“We’ve really been working to try to sort of plug gaps in data, to try to figure out what’s actually happening [with COVID-19] and provide information that people can use,” Moriarty told CBC News.
Hubick, who lives in Belleville, Ont., said many people with disabilities who are immunocompromised are in despair, because they don’t have the information they need to assess how much risk they’re taking by venturing out.
“We basically can’t leave our homes right now … if people aren’t wearing masks and we have no idea how much community spread is in our individual locations,” Hubick said.
“[Before] I determined whether I could leave my house as by how many people in the community had COVID. If there was a lot of community spread, I stayed home. If it went down low, then I felt like I could go to the grocery store.”
Right now, COVID-19 Resources Canada, which receives funding from the Public Health Agency of Canada, is trying to develop a metric that translates “science speak” into risk information “that is clear and compelling” for the general public, Moriarty said.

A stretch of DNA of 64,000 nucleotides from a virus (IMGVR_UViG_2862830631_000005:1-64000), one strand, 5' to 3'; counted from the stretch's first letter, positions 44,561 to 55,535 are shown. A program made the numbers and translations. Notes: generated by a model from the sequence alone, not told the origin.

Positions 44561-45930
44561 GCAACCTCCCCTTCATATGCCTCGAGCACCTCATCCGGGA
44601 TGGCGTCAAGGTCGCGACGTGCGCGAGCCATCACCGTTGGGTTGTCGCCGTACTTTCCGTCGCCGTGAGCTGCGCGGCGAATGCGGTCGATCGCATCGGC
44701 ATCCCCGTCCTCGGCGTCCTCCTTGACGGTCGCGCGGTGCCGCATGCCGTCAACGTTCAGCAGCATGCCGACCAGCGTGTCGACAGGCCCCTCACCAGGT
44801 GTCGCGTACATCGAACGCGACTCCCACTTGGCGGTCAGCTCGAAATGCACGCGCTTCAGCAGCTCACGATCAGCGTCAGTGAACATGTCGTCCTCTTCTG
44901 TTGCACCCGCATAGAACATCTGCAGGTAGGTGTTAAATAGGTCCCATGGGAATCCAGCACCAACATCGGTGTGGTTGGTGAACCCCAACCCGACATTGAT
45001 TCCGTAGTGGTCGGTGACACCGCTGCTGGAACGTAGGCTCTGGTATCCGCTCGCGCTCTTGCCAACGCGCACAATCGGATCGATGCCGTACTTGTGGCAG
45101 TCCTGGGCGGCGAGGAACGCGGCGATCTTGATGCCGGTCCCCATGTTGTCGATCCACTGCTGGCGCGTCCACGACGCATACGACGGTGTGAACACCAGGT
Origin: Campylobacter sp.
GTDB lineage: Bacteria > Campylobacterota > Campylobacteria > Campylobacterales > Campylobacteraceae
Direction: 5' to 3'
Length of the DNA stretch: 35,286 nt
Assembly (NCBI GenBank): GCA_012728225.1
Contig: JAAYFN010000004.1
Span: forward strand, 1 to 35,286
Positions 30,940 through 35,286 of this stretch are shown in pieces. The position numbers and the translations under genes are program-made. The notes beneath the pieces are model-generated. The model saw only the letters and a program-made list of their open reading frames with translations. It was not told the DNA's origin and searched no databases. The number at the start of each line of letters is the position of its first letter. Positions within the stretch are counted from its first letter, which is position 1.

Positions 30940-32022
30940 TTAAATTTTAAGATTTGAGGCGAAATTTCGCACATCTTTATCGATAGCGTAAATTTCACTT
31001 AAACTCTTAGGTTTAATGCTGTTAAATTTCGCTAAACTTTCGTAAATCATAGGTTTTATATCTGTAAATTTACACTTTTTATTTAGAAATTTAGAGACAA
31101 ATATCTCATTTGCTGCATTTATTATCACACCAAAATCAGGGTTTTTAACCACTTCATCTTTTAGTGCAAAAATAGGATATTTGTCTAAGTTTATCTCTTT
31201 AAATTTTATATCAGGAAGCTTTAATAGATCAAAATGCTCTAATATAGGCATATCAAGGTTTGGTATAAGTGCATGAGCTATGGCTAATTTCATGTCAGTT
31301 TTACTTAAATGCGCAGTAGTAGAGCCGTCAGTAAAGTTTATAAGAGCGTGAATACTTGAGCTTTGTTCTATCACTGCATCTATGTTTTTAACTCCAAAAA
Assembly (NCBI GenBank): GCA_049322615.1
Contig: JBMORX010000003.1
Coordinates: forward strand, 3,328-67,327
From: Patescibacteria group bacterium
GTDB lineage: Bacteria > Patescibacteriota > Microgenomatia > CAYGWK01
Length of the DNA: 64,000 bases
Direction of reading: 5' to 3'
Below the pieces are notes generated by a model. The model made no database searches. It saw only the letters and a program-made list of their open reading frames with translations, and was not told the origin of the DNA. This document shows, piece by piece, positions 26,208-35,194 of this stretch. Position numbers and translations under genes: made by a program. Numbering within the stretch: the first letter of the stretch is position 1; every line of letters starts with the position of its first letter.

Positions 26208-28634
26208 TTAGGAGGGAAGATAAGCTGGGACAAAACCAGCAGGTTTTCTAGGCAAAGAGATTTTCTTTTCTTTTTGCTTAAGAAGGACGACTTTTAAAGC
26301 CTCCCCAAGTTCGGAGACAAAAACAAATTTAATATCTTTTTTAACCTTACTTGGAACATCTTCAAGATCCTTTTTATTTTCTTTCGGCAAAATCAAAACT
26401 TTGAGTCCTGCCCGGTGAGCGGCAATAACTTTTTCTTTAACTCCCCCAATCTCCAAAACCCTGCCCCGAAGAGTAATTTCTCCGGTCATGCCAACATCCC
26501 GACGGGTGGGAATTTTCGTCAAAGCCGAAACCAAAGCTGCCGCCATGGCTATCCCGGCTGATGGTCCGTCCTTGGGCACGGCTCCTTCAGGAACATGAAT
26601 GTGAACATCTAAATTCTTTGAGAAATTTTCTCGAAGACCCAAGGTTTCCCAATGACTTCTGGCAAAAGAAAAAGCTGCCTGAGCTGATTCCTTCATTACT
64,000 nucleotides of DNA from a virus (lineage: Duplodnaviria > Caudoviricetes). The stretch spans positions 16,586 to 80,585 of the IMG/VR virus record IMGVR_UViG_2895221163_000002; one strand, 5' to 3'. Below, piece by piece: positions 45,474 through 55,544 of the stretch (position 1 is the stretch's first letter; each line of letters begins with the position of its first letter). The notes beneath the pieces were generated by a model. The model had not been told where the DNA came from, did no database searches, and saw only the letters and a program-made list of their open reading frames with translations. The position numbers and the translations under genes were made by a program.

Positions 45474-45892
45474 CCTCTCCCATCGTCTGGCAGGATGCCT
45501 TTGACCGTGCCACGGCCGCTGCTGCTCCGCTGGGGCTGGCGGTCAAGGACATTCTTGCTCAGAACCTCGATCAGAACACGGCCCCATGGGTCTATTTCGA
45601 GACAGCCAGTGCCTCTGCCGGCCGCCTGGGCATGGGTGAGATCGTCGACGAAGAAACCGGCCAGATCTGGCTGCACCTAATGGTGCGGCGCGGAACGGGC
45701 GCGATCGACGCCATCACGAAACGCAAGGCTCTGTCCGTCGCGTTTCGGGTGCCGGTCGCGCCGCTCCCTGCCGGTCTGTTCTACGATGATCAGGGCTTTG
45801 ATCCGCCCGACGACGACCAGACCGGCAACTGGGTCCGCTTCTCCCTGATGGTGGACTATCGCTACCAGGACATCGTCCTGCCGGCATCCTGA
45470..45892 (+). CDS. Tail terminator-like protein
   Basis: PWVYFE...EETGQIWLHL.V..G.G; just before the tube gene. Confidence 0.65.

Moriarty and her colleagues are designing a tool that would take all of the available information — including wastewater data, which is proving to be helpful in measuring true levels of infection in a community, as well as hospitalizations, COVID deaths, the test positivity rate and estimated daily cases — and calculate the risk level in every province and territory.
It will look something like the “fire hazard wheel” people see when they go camping, Moriarty said, telling the public if the “COVID hazard” is low, moderate, high or extreme. Just as you wouldn’t have a campfire if the hazard level is high, she said, people could adjust their behaviours, such as limiting contacts or wearing masks, based on the COVID-19 hazard level.
People ‘confused’ about what to do
In Peterborough, Ont., the local public health unit has already launched a version of that idea.
“People at this juncture in the pandemic are confused. They know that we’re entering a new phase, but they don’t know what to do. And we want to equip them with the best evidence to make their decisions,” Peterborough’s medical officer of health, Dr. Thomas Pigott, told the CBC’s Matt Galloway in a recent interview on The Current.